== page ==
Singapore Memory Project (SMP)
National Library Board

A. Problem Analysis

 1. What was the problem before the implementation of the initiative?
1. What was the problem before the implementation of the initiative? Describe in no more than 500, words the situation before the initiative began. What major problems and issues needed to be addressed? What social groups, e.g., the poor, illiterate, disabled, elderly, immigrants, women, youth, ethnic minorities, were affected and in what ways? Singapore of today is a sovereign city-state of 5.3 million people. Since gaining independence in 1965, it has developed into an developed nation known for its efficiency, infrastructure, principle of meritocracy and high standard of living. Singapore is at a unique junction where the memories of those who were part of Singapore’s early days of nation-building are still around to be captured. Many from the first generation of Singaporeans who grew up prior to and after its independence are still around today and have lucid memories of Singapore’s nascent growth. However, this opportunity will soon pass in one generation. And it would be imperative to build a culture of remembering through shared memories and common experiences for the nation. In recent years, the rapid pace of development and the equally fast changing cityscape in Singapore has led many Singaporeans to reminisce about the past. Coupled with that, Singapore’s maturity as a city-state in the global context has also given rise to a need for fostering a sense of rootedness and national identity among its people. It was in this climate of longing and need to be aware of our past that the Singapore Memory Project (SMP) was born in 2011. The Singapore Memory Project (SMP) is a national project that is unprecedented in its scale to pull together all related agencies currently attempting their own documenting efforts, of creating a national education programme that is directed and yet leverages on the proliferative power of the Web, and finally of pooling the nation’s resources in digital content collection and development to create a definitive and exhaustive story of the nation. The SMP aims to capture the lives of that senior generation with first-hand accounts of Singapore’s nation-building years – the lives that in most big history accounts of any nation are but marginalia to the grand narrative. Besides this key target group, the SMP also aims to capture the memories of all Singaporeans and its residents, from all age groups and walks of life.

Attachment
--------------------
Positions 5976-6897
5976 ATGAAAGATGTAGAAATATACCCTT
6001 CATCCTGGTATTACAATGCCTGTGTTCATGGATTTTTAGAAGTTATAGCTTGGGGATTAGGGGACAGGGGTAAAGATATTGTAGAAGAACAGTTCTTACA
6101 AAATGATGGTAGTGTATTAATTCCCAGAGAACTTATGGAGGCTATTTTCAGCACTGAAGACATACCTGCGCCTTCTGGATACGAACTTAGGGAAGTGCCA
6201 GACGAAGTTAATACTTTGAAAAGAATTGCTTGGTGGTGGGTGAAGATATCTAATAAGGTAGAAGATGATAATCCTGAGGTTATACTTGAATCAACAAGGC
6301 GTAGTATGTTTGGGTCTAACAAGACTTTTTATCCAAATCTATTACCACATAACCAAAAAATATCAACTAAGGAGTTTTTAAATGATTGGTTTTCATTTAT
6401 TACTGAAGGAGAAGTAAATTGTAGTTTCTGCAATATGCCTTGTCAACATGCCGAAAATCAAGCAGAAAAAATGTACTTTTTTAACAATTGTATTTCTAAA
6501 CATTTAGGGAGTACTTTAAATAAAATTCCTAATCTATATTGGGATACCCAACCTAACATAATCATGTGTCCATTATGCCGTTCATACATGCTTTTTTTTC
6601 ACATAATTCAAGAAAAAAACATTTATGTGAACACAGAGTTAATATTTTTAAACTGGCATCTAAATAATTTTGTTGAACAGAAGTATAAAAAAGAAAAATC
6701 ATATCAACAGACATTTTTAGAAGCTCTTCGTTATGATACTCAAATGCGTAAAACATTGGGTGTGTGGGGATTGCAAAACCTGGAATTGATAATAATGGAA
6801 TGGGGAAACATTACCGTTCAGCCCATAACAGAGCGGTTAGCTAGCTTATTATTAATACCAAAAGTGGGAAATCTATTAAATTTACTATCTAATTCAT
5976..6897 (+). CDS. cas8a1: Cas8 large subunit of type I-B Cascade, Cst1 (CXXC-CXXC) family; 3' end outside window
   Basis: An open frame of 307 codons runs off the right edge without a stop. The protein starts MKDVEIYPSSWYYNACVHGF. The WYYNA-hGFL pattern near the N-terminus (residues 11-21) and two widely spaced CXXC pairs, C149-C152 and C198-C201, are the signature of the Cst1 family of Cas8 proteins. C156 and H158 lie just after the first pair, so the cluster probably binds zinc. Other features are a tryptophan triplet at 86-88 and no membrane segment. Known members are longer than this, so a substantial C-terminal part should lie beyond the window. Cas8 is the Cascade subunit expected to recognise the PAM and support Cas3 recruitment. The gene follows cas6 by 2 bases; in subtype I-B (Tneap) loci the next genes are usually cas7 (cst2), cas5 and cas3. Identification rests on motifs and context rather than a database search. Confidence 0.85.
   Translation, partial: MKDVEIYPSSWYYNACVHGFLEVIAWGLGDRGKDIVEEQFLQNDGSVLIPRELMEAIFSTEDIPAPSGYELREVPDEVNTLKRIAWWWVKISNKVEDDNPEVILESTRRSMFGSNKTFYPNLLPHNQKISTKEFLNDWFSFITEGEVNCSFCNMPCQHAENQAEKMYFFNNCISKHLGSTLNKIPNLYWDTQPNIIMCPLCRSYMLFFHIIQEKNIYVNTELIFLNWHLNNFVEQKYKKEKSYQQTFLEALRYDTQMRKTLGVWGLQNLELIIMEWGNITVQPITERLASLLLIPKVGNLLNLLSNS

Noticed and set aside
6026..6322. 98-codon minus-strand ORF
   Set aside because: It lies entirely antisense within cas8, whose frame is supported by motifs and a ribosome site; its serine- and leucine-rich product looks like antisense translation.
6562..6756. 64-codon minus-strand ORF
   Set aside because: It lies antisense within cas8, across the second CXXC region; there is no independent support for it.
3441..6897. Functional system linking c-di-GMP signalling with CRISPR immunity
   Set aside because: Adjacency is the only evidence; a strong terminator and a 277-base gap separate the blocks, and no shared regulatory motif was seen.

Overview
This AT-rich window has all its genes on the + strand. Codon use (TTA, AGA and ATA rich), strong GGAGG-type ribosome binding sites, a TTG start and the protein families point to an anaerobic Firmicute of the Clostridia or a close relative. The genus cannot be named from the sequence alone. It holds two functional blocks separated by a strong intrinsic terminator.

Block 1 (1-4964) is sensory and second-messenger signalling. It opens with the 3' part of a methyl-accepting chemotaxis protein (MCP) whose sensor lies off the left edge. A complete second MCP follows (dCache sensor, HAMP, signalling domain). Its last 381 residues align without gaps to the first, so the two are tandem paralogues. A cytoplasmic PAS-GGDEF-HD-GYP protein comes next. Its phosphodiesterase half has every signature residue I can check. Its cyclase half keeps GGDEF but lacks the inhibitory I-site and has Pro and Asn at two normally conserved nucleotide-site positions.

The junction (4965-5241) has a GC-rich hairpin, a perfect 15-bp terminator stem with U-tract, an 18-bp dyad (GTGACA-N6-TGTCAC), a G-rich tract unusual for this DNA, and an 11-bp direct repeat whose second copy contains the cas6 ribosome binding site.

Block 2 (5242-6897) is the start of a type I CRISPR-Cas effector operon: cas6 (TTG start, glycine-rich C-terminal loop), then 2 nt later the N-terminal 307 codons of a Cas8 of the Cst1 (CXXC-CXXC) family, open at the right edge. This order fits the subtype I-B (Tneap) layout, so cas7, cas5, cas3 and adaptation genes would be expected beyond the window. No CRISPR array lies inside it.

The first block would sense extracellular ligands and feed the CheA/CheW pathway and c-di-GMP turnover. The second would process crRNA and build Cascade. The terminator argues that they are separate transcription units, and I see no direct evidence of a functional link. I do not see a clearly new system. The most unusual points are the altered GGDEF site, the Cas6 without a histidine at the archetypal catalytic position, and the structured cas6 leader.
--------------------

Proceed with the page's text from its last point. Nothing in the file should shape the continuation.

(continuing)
B. Strategic Approach

 2. What was the solution?
The Singapore Memory Project (SMP) is a long-term national programme set up to enable the cultural, social and intellectual memory of Singapore to be collected, organised, preserved and promoted for discovery and research. The SMP is led by the National Library Board Singapore, and directed by the Ministry of Communications & Information. The SMP was announced by the Prime Minister of Singapore, Mr Lee Hsien Loong at the National Day Rally in 2011. Unlike all other memory projects internationally which focus on institutional memories from official records and published content, SMP puts equal emphasis on capturing the personal stories and accounts of Singaporeans and anyone who has ever experienced Singapore. This is unique globally and the motivation is derived in part from the smallness of our island state, which makes such a large scale project possible. At the same time, technological development is at its zenith in terms of the ease of capturing, preserving and sharing memories. The SMP strongly believes that personal perspectives and first-hand stories and accounts from individuals provide emotions and gives life to Singapore’s history. Therefore, the SMP provides every Singaporean, young and old, a reason and the opportunity to have their stories or memories recorded for posterity. The SMP provides the natural platform to draw in all partners and collaborators, creating a whole web of story nodes that come together to achieve the target of building a National Memory bank of Singapore with personal stories.

 3. How did the initiative solve the problem and improve people’s lives?